Fluorescent whitening agents improve the appearance of cloth or paper through two separate visual effects, a bluing effect and a lightening effect; the former is much more important than the latter. For any one shade of whitener, both the bluing and lightening effects are directly proportional to the effective fluorescence (defined here as the sum of the tristimulus values of the fluorescent light from the dyeing). However, when whiteners of different shades are compared at the same effective fluorescence, the greener-shade whitener has more of a lightening effect, but the redder-shade whitener has more of a bluing effect. These two advantages, one for the greener shade and the other for the redder shade, almost exactly cancel each other, so that at the same effective fluorescence both whiteners improve the cloth to the same degree. Effective fluorescence, as here defined, is therefore a reliable indication of whitening power irrespective of shade. This quantity may be measured on a fluorimeter, but an appropriate correction factor must be applied when two different whiteners are being compared.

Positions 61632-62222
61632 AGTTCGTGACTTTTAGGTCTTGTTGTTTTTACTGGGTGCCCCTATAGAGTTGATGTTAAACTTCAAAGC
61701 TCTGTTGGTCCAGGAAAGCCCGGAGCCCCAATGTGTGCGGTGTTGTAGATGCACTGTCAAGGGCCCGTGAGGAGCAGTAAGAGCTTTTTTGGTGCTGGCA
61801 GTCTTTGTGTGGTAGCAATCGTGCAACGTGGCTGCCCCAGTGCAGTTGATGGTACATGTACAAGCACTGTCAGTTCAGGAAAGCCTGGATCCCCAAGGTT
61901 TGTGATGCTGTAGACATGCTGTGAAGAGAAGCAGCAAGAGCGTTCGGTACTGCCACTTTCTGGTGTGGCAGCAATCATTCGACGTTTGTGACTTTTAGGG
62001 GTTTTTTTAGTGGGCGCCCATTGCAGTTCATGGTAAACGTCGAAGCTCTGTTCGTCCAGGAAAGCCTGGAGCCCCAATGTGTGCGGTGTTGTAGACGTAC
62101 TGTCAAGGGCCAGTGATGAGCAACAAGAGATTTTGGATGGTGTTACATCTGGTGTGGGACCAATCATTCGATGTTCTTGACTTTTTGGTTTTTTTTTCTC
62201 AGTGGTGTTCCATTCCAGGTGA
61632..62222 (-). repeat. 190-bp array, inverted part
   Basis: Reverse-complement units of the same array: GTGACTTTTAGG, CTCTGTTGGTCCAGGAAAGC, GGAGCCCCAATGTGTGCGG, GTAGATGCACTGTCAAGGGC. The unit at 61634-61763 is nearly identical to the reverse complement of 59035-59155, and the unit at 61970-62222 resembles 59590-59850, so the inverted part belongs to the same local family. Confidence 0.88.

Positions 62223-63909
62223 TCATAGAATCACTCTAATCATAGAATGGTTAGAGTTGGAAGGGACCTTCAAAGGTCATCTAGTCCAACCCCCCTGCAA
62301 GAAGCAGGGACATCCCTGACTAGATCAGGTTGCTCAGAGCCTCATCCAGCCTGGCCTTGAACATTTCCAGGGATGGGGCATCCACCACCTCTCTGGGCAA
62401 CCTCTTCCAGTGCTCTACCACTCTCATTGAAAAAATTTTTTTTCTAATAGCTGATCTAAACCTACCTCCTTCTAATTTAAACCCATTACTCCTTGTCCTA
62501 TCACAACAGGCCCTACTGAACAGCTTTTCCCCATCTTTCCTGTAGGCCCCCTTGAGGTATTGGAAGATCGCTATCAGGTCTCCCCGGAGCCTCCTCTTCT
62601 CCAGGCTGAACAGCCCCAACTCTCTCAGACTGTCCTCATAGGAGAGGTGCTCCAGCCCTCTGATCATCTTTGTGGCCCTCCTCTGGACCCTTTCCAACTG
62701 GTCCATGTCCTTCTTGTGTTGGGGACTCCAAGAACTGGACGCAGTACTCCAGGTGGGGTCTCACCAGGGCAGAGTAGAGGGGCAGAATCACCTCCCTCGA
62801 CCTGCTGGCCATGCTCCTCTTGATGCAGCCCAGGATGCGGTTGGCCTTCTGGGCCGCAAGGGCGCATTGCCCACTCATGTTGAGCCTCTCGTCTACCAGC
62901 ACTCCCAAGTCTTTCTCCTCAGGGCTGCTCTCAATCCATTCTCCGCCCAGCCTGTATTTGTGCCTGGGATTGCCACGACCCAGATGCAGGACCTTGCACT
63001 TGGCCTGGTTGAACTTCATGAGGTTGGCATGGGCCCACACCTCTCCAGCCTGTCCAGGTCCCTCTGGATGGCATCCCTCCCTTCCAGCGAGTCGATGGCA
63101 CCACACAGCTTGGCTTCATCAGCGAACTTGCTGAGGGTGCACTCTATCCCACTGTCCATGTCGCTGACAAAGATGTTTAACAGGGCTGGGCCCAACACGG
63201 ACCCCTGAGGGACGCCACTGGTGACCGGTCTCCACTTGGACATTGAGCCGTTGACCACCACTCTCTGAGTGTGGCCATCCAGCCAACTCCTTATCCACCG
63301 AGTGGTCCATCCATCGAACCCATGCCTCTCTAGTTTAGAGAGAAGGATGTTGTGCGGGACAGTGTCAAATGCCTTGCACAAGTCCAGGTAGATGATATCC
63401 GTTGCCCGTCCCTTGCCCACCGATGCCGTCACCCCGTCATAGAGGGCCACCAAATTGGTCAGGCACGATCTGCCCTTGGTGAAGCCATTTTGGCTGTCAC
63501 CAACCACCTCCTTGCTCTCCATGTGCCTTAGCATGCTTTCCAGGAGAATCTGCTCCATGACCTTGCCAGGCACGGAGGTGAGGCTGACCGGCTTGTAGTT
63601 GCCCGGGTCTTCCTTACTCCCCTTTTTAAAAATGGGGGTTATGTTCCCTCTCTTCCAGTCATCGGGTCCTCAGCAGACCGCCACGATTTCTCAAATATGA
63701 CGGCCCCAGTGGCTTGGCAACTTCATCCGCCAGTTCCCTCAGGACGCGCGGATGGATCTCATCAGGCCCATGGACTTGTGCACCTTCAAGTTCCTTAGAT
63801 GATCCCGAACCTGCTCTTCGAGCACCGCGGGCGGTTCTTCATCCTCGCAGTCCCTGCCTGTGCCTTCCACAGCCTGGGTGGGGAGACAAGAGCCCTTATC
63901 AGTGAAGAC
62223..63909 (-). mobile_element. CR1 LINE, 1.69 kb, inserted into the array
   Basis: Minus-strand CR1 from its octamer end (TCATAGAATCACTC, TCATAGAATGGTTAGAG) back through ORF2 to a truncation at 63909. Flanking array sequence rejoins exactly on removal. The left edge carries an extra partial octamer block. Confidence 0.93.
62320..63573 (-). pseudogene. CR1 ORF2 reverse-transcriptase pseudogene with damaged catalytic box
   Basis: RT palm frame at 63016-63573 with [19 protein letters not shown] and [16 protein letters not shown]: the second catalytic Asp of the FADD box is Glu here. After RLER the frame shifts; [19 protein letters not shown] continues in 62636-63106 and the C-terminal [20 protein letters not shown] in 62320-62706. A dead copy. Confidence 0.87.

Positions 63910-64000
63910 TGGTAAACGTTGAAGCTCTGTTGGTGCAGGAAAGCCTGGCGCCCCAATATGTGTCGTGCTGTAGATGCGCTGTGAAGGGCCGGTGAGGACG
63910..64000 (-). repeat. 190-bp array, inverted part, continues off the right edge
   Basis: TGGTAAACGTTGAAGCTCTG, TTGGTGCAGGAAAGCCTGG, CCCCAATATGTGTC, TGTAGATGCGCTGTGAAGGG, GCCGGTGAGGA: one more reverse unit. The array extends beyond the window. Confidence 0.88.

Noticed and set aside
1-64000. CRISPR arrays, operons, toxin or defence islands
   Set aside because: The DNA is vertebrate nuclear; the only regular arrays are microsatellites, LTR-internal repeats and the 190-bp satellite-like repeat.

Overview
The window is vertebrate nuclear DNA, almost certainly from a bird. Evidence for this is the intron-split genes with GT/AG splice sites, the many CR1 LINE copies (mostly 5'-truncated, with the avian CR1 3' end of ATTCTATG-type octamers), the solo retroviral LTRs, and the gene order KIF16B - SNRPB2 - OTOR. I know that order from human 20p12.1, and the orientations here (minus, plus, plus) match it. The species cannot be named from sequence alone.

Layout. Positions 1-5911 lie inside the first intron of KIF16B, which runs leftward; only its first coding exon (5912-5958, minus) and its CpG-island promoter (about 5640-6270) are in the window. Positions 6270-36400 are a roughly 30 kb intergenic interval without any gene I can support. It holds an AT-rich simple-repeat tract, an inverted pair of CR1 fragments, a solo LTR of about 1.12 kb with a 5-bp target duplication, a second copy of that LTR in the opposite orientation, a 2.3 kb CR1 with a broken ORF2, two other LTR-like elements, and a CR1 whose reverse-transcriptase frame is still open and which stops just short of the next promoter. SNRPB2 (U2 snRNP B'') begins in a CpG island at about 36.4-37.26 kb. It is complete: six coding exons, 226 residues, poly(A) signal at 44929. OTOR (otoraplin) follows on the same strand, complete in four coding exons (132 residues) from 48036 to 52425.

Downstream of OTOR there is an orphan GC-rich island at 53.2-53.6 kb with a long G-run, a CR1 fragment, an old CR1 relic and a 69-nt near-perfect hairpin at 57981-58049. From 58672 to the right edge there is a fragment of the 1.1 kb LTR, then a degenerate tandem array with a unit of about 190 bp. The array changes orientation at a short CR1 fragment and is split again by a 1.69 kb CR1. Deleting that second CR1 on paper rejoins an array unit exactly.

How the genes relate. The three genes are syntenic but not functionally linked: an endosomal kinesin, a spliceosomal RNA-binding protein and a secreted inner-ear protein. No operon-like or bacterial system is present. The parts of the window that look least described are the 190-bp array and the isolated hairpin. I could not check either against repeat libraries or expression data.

© 1957 Optical Society of America
Equations on this page are rendered with MathJax. Learn more.